Hardly ever before and probably never after his death, will we ever get to know up close a war field.
We will hardly again get to the point of complete mental breakdown reading the chronicles of a journalist, feeling vicariously how hundreds of Iranian men, women and children felt in their last moments as they plunged 35,000 feet to the sea from the sky alive. Nobody would describe with unflinching details of how the US warship USS Vincennes trained its missile tubes on a 747 passenger aircraft and pressed the fire button of the deadly SM-2MR surface-to-air missiles without batting the eye knowing very well it was a civilian passenger aircraft on a regular flight from Tehran to Dubai. And nobody would argue and chart out how the US flatly lied to the world about the incident.
We will never know again in painstaking details, that only Fisk could pen, of how Saddam Hussain was aided by US intelligence and how his wardogs pumped thousands of gallons of gasoline into the marshland, through which the Iranian soldiers were to push through, and then set alight the hellish inferno to burn alive thousands of soldiers in complete disregard of international law of war.
And then we would never know again how he would witness a most surreal event travelling in a freezing night on a ghostly hospital train carrying the injured Iranian soldiers from the front through the night-time desert north of Ahwaz with a load of victims of a ghastly crime - victims of Saddam Hussain's mustard gas attacks.
Sitting on a wooden bench in the train compartment and looking at a pale moon hanging on the horizon, Fisk could get a sweet smell and wonder where it came from.
Then he would go to the next bogie and find war casualties, young Iranian soldiers sitting in the dim yellow light of the cabin, damned to death and silently reading The Quran. They were holding swabs of cotton in their hands and coughing. Blood and pieces of their dissolving lungs were coming out with each cough – the effect of mustard gas poisoning. The sweet smell was that of mustard gas.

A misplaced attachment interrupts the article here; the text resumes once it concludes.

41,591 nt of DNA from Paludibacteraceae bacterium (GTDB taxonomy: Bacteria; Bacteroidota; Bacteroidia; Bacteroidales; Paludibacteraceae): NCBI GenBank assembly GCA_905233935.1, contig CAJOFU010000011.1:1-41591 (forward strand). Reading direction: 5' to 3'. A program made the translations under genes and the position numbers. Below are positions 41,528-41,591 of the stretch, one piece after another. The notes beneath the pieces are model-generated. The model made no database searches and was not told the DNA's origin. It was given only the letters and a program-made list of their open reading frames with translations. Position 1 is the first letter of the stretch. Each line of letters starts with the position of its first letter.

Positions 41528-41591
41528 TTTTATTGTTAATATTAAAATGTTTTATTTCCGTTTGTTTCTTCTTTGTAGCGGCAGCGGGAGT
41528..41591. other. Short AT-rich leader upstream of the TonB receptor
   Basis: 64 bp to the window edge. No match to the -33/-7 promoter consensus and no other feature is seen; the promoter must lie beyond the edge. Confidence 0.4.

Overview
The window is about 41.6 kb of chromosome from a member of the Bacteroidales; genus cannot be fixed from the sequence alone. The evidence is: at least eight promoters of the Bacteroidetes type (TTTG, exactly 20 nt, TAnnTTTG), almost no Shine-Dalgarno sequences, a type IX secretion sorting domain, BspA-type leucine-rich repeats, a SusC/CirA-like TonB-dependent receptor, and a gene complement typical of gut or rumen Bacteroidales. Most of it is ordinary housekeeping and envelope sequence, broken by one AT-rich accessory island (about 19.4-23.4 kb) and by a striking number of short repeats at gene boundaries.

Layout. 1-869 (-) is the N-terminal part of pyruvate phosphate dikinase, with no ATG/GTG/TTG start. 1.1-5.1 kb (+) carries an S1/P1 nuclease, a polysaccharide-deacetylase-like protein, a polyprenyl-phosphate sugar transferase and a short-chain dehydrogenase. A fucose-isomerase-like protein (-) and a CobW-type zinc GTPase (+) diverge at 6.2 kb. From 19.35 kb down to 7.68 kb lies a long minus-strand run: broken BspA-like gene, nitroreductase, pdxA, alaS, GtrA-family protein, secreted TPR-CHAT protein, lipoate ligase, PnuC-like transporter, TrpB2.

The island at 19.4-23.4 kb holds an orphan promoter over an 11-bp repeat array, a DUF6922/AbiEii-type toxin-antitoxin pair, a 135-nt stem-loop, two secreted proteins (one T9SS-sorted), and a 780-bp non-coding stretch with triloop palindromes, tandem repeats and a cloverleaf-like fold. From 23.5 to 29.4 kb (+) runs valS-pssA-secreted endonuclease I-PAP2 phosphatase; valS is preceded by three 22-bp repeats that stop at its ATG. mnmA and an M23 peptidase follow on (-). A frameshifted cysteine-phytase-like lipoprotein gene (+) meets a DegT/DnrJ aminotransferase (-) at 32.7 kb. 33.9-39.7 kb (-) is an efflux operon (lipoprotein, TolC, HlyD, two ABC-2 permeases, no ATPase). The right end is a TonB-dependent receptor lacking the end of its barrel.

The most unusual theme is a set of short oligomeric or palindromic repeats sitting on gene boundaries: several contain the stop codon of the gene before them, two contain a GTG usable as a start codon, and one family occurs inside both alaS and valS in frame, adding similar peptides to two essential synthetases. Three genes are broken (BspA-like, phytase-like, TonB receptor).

Fisk would panic and go inside his cabin and quickly open up the windows, because the gas oozing from their lungs would affect him as well.
It is with Fisk with whom we would walk to the dark battlefield of Iran as shells from the Iraqi forces would pour around us and enter a bunker to find scores of kids some aged as young as 13 or 14 with red bands tied around their heads. Each of them held The Quran in their hands, reciting from it.
They were waiting for the Zero Hour of their mission. A little later they would go out into the dark battle field on their fleet of trail bikes, riding out to the Iraqi line of defence like some demented demons. The mission would be one way. They will not return again. The Iraqis had strewn the ground with landmines and these kids would ride their bikes to blow up the mines and embrace death so that the Irani soldiers could safely charge into Iraq.
A horrified Fisk would ask the kids if they were scared of their death mission. They calmly held up The Quran and said when you believe in Allah, death becomes welcome.
It is with him that we would know how a journalist would earn the trust of the most wanted man on earth, Bin Laden. Just on a tipoff from an anonymous person he flew off to Kabul from Beirut where he lived and waited for days without the slightest idea of how on earth he would ever meet the man.
Then one night as he was lying on his bed he heard insistent clack-clack-clacks on the windowpane and opened to see a man in the dark who asked him to follow.
Without a word Fisk set out with the man to an unknown destination through the mountains. Then the car stopped and he was taken to a cave blindfolded.
There he waited and after a long time came the man in his white robe.
Laden looked at Fisk with a broad smile. "Mr Robert, one of our brothers had a dream. He dreamed that you came to us one day on a horse, that you had a beard and you were a spiritual person. You wore a robe like us. This means you are a true Muslim."
Fisk had the most terrifying moment of his life that night. He quickly said, "Mr Laden, I am here because I have credibility. The West will believe my stories because I practice independent journalism."
Laden understood and quickly changed the subject.
Fisk would interview him twice later.
Fisk's journalism was of that nature. Credibility and truthfulness were his weapons.